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Myosin binding protein-C

Myosin binding protein C (MyBP-C or C-protein as it was originally called) is responsible for the 7 fine stripes pointed by the arrows in this electron micrograph of frog sartorius muscle. Discovered ~40 years ago by Offer and colleagues (Offer et al, 1973), we do not know what the function of MyBP-C is; we believe that it has a structural role and a role in regulating (fine-tuning) contraction.  In cardiac muscle (which has 9 such stripes - see Luther et al (2008)), mutations in MyBP-C are a major cause of heart disease characterised by enlarged heart walls (hypertrophic cardiomyopathy, HCM).  HCM has high prevalence, 1 in 500 in the west, but in parts of south-east Asia, it is as high as 1 in 25 (Dhandapany et al, 2009). This has massive economic cost hence understanding the function of MyBP-C, how mutations lead to HCM and devising new therapies is of great importance.  In skeletal muscle, mutations in MyBP-C lead to foot and hand abnormalities (e.g. club-foot) (Gurnett et al, 2010; Luther and Vydyanath, 2011) underlying the importance of the protein in normal functioning of muscle.

MyBP-C can be likened to beads on a necklace; the beads are 10 kD, ~100 amino acid domains of the immunoglobulin (Ig) and fibronectin (FN3) family.  The domain structure of the cardiac and skeletal forms are identical; however the cardiac isoform has additional important properties: it has an additional Ig domain C0 at the N-terminus and has 4 phophorylation sites in the MyBP-C mofit (also called M-domain).  There are nearly 200 mutations (missense and point) in cMyBP-C and they occur over the whole molecule.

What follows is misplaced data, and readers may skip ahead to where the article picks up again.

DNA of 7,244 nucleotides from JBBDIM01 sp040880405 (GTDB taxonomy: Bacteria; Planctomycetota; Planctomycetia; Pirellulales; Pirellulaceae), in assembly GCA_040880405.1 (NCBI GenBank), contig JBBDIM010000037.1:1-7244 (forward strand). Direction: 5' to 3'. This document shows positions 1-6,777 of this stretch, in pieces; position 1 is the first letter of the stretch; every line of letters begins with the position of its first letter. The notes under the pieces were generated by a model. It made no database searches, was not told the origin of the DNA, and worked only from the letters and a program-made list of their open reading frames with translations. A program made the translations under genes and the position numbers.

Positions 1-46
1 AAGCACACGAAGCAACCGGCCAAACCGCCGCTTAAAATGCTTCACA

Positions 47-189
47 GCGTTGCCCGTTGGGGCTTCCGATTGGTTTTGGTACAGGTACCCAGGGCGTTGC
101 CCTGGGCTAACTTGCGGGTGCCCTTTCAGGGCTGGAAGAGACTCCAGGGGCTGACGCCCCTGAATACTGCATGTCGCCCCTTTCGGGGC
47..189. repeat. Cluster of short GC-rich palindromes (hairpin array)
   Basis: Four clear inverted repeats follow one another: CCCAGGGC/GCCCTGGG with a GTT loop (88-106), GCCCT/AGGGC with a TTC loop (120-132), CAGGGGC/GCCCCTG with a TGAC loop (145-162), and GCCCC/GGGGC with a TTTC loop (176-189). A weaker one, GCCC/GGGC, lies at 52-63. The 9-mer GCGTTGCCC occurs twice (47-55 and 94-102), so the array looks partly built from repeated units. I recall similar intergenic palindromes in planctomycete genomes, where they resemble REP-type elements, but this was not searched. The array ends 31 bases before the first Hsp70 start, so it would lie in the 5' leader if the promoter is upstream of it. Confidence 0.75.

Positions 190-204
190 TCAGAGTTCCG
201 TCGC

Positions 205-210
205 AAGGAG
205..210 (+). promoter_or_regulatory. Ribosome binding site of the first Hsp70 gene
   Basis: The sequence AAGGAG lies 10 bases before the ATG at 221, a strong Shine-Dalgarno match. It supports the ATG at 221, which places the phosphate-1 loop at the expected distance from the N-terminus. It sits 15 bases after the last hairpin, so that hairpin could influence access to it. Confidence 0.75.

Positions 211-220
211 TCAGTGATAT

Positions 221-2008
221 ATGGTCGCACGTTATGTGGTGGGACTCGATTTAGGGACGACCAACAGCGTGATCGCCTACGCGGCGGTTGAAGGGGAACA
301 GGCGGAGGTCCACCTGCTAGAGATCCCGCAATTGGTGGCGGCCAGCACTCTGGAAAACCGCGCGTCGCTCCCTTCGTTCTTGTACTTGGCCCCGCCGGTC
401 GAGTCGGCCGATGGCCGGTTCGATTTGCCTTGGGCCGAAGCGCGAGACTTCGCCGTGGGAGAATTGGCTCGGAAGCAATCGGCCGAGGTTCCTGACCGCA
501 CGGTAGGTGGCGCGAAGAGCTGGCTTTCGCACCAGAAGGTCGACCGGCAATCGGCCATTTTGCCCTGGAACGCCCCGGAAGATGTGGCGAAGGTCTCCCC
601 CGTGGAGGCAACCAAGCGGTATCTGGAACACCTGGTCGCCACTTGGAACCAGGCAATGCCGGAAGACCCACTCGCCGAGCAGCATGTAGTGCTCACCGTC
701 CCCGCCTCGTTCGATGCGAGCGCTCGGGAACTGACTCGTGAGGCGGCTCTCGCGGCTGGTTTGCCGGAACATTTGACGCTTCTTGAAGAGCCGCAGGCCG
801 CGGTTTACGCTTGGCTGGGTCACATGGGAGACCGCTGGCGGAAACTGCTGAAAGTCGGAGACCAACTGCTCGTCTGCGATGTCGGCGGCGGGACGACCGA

The other proteins in muscle with similar structure are titin and myomesin.  Titin is a giant 3 MDa protein which spans half sarcomeres from the M-band to the Z-disc.  Myomesin is an important crosslinking protein in the M-band.  Understanding the properties of the Ig and FN3 domain is of fundamental importance.  The atomic structure of the Ig domain was first solved for telokin, which forms the C-terminal domain myosin light chain kinase.  Lata Govada et al have solved the atomic structure for domain C1 and Mark Pfuhl and colleagues have solved the NMR structure of domains C0, C1, C2 and C5. 


To Do

Importance of Phosphorylation of cardiac MyBP-C

Structure of MyBP-C

AFM experiments on mechanical properties of MyBP-C


Dhandapany PS, et al. (2009) A common MYBPC3 (cardiac myosin binding protein C) variant associated with cardiomyopathies in South Asia. Nat Genet 41:187-191.

Govada, L., et al. (2008) Crystal structure of the C1 domain of cardiac myosin binding protein-C: implications for hypertrophic cardiomyopathy.  J Mol Biol 378(2):387-397.

Gurnett, C.A., et al. (2010) Myosin binding protein C1: a novel gene for autosomal dominant distal arthrogryposis type 1. Hum Mol Genet. 19:1165-73.

Luther PK, et al. (2008) Understanding the organisation and role of myosin binding protein C in normal striated muscle by comparison with MyBP-C knockout cardiac muscle. J Mol Biol 384:60-72.

Luther, P. K. and A. Vydyanath (2011). "Myosin binding protein-C: an essential protein in skeletal and cardiac muscle." J Muscle Res Cell Motil 31(5-6): 303-305.

Offer, G., et al. (1973) A new protein of the thick filaments of vertebrate skeletal myofibrils. Extractions, purification and characterization. J Mol Biol. 74:653-76.